## Memory Bandwith and Accelerated Graphics Ports

Another problem was the limited bandwith from the CPU to the VRAM, for example, copying $6$MB for at least $60$ frames per second, a total data rate of $360$MB per second is necessary. This is way above what any older computer could handle. Thankfully, with the invent of the Pentium II, and the Accelerated Graphics Port, or AGP, this problem was solved as well. Already the very first such port could transfer data at a rate of $252$MB per second, and nowadays the numbers are even more impressive, with AGP3 allowing transfers at $2133$MB per second.

Okay, so, we have enough VRAM and the bandwith between the CPU and the VRAM is very fast, what then is the problem?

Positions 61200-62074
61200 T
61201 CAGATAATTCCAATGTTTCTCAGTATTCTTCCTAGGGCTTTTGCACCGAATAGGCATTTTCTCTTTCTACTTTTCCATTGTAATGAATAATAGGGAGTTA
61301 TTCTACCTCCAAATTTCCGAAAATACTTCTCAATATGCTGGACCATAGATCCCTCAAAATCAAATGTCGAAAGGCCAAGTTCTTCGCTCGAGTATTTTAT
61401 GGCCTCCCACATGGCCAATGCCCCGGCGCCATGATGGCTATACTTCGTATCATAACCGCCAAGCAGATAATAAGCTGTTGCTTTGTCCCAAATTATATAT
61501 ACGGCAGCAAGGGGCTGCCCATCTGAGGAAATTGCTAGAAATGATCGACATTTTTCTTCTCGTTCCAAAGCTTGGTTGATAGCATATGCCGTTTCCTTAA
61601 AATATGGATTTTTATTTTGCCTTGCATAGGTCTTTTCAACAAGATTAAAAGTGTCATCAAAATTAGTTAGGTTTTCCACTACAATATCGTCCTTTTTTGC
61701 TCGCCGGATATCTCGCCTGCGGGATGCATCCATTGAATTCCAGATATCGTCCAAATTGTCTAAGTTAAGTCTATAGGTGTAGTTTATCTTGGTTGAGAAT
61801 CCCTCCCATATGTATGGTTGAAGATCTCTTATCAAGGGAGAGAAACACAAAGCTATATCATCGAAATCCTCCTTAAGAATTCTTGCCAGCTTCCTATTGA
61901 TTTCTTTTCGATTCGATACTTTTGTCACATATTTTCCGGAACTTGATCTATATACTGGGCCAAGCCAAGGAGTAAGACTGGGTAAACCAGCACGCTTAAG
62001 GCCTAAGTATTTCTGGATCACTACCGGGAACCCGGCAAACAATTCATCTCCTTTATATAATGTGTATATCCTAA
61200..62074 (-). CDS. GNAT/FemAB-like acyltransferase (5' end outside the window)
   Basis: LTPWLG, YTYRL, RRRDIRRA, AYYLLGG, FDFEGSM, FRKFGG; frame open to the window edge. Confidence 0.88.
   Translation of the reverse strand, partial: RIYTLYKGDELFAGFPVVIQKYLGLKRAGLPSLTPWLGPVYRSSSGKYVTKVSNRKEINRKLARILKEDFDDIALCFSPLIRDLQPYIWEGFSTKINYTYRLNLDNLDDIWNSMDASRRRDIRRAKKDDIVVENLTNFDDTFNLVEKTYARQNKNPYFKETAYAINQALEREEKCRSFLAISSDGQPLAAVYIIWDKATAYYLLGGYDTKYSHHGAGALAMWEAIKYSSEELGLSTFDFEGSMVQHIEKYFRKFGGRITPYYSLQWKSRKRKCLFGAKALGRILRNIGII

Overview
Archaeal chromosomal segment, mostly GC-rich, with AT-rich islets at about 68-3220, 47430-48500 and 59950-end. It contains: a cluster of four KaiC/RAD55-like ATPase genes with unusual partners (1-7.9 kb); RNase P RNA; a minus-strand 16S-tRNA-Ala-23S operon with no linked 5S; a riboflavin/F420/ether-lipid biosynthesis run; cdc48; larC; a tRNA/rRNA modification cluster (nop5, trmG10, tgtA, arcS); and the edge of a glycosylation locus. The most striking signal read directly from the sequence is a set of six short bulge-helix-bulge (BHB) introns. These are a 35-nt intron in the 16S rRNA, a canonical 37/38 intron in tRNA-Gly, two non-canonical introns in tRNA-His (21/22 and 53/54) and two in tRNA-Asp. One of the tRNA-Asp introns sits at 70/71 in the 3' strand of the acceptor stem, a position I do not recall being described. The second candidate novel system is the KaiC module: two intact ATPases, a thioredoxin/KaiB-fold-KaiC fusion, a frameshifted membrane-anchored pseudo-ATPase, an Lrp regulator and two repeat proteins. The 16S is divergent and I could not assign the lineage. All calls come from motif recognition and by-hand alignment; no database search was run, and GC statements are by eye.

## Refresh Rates

Most displays are refreshed between 60 and 100 times per second. In the International System of Units (SI), the refresh rate, or the frequency of those refreshes, is denoted by Hertz, or Hz, named after the German physicist Heinrich Hertz.

To refresh the screen, in oldschool CRT monitors, an electron gun, firing streams of electrons, is moved horizontally accross the screen. The gun starts drawing at the top-left corner of the screen and shifts to the right horizontally to draw the first so-called scanline. It then repositions itself at the left edge of the next scanline to start drawing again. This process is repeated until all scanlines have been drawn.

Once the drawing is complete, the electron gun is positioned at the bottom-right edge of the screen. The time it takes for the electrical gun to move back to its original position at the top-left corner of the screen is called the vertical blank interval, or VBLANK, for short.

While LCDs work somewhat differently, the basic idea of the VBLANK is still very helpful.